Local 360 on Urbanspoon

I had been wanting to stop at Serious Biscuit for quite a long while.

We were in a hurry, and got 3 biscuits to go: fried chicken, catfish and vegetarian frittata.

First, the biscuit.  I was disappointed.

The biscuits were hard and certainly not as fluffy as Morsel’s, it felt like the biscuits were in the oven just a little too long.

Overall flavors of all the biscuit dishes were good.

My favorite was the catfish with green olive tartar.


The catfish was in a form of a catfish cake — very tender with herbs, and the light crunchy coleslaw contrasted the texture of the fish brilliantly, and no doubt, the catfish was the star.

My second favorite was the truffled frittata with tomato caper relish and arugula.


The frittata was on the denser side with mild truffle flavor and smooth texture.

It paired really well with the tangy tomato caper relish and the spiciness of the arugula.


The fried chicken one was smothered with black pepper tabasco gravy.

The chicken itself was delicious with soft meat; edges of the chicken pieces was a little over-fried and dry but it was well marinated with garlic.

The black pepper tabasco gravy had fantastic flavor but a little chalky to the mouth.

I would head back to Morsel when I crave biscuits.
Serious Pie and Biscuit on Urbanspoon

Good Eats in Remond — Flying Saucer Pizza and Now Make Me A Sandwich

In Eating Out, Food on June 25, 2014 at 09:43

These 2 good-eats places were nestled in business parks in Redmond and were only a block away from each other!

First off, Flying Saucer Pizza.

This funky spaceship-alien themed pizza joint served up delightful pizzas.


I was most surprising to find deep dish pizza — something that was very uncommon here and reminded me of my days in the Midwest.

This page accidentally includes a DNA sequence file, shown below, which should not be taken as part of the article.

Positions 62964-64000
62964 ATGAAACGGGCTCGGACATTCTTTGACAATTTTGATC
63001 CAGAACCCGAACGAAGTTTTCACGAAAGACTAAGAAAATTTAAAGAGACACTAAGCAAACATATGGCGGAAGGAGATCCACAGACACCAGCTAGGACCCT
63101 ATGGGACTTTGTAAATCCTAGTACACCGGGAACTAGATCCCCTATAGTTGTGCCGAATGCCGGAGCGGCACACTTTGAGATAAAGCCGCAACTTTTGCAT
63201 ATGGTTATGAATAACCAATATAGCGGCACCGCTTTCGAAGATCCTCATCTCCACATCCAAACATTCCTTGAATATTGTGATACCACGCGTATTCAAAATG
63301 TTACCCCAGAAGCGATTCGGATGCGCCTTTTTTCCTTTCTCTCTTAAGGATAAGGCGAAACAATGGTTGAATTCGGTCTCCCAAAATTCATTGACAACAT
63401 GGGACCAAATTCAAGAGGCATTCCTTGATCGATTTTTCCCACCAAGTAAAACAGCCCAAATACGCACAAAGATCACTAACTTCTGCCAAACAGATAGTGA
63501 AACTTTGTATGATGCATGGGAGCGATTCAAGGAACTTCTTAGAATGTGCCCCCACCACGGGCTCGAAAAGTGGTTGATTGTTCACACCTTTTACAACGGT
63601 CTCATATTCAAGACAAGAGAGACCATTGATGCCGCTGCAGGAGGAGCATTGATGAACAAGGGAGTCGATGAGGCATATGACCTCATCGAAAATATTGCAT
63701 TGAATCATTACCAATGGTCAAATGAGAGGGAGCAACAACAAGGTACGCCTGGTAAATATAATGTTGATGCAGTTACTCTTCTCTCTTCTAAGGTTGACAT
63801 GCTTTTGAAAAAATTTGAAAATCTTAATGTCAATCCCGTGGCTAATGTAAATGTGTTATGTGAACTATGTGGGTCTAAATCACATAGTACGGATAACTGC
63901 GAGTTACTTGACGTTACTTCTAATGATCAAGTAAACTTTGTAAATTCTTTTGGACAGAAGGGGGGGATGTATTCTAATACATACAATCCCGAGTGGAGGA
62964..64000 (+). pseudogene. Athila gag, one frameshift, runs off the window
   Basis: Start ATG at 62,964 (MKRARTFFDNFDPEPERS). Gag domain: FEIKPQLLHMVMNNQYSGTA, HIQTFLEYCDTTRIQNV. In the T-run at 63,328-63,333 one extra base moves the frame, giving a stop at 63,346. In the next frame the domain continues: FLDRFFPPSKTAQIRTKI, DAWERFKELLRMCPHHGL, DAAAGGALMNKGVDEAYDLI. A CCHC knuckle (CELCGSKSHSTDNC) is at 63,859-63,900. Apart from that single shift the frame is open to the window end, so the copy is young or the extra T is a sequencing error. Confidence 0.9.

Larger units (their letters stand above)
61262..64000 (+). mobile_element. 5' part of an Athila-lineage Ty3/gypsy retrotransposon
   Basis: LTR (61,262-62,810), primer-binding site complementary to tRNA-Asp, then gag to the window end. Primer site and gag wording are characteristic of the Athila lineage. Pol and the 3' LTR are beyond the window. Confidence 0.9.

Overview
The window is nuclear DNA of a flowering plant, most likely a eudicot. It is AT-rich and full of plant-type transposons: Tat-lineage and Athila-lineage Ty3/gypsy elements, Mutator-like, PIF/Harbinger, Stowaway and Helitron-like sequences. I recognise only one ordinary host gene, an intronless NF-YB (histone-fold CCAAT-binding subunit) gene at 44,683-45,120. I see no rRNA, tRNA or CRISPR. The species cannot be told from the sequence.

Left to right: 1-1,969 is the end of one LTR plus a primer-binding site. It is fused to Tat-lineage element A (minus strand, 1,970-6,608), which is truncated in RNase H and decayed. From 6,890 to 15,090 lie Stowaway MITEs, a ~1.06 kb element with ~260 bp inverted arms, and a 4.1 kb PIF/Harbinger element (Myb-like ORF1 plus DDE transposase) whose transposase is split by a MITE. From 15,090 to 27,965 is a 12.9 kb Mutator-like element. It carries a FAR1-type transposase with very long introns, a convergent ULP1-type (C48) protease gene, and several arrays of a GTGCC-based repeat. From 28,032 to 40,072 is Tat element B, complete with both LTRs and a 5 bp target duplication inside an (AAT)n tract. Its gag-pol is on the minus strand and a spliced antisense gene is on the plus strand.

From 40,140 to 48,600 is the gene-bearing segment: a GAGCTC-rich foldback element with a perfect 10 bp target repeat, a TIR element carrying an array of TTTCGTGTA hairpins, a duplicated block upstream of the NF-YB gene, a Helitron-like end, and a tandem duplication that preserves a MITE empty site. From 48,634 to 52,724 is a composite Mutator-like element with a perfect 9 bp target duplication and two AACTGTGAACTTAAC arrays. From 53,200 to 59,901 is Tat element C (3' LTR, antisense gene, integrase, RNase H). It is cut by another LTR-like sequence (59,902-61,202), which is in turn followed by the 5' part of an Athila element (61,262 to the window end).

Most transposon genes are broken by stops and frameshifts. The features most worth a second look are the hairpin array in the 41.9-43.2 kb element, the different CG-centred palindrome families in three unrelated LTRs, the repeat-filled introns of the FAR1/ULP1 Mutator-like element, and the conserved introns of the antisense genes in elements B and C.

Flying saucer pizzas offer quite a few different flavors including great selection of vegetarian pizzas along with salads and pastas.

The pizza names were geeky and hilarious, they included Andromeda, the chickenator and crop circle.

On my first visit I had the deep dish Thai fighter without cheese to go.


The crust was made of soft, yeasty bread that carried a light sweetness and baked to a slight crisp.

My pizza passenger along the way home was just taunting me with this sweet savory peanut aroma.

The sauce was sweet, mildly spicy and delicious; the slightly charred thinly julienned carrots and cabbage with sprouts and cilantro gave pleasant and aromatic flavors.

The pizza without cheese was still tasty.

The next trip I had a regular cosmic clucker and a deep dish luau.

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The regular crust was bready inside and appropriately dry crisp bottom and top.

I loved their twist of adding artichoke in this bbq chicken pizza; while the luau was Hawaiian pizza with extra bacon on top of Canadian bacon.

I did not skip cheese the second time, and I did find that both the pizzas were too heavy-handed with cheese that was distracting the main flavors and increased their greasiness.

I would go back again for sure and perhaps cheeseless would be my main stay.

Flying Saucer Pizza on Urbanspoon

Went around the block, one would find Now Make Me A Sandwich every Thursday stationed at West Willows Technology Center.


The guys made very delicious sandwiches.

I loved their unique vegetarian sandwich with roasted yam, spinach, mushroom, peppers and the great addition of manchego cheese and garlic tahini sauce; the best part, it was called Buddha Call.

It was tasty with lots of flavors, fresh and the yam gave texture.


Another one I had and enjoyed tremendously was the Vahalla pork — tasty tender pulled pork, dressed with a coleslaw with a surprising twist – apple jalapeno;  sweet and quite spicy, delicious with a crunch.